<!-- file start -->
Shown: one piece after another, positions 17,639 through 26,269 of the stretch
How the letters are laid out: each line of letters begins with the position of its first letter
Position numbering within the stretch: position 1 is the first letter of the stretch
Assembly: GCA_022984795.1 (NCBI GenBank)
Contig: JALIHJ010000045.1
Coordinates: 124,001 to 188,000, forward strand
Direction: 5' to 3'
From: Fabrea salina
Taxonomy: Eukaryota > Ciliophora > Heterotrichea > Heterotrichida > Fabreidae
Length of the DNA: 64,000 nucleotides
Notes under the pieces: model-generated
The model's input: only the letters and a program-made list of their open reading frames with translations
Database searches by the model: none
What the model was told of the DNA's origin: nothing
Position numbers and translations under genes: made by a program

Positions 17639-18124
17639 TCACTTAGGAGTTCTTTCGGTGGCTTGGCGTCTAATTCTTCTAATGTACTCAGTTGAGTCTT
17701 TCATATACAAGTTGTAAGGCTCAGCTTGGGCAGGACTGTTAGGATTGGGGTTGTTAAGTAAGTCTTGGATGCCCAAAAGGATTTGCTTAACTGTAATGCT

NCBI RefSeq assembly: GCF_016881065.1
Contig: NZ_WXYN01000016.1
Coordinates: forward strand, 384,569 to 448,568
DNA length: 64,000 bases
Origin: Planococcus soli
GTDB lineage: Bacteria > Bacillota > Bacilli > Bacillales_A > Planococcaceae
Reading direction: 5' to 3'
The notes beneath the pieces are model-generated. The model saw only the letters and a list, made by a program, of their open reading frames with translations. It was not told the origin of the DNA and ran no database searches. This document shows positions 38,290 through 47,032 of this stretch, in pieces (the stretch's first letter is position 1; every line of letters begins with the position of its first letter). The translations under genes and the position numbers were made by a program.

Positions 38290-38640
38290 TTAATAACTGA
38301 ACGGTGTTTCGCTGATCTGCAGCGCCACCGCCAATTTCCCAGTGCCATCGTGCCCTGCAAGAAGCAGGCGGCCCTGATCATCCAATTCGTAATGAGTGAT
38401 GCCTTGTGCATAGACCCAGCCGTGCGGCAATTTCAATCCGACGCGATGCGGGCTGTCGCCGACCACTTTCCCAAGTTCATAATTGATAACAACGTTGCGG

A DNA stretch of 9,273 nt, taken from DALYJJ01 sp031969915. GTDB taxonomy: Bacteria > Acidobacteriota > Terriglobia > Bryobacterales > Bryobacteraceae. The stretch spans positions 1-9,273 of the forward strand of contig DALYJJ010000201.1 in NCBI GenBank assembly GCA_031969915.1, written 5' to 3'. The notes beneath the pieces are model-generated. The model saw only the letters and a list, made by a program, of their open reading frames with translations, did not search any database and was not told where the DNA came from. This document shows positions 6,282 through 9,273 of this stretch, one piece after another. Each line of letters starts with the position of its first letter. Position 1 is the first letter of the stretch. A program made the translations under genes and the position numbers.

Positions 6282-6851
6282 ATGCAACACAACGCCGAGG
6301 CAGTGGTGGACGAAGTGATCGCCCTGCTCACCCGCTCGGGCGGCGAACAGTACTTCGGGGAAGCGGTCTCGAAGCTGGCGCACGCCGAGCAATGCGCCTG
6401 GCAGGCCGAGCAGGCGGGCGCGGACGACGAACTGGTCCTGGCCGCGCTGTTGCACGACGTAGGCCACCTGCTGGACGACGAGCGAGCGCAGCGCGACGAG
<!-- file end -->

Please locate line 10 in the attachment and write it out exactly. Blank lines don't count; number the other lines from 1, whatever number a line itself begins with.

Length of the DNA: 64,000 nucleotides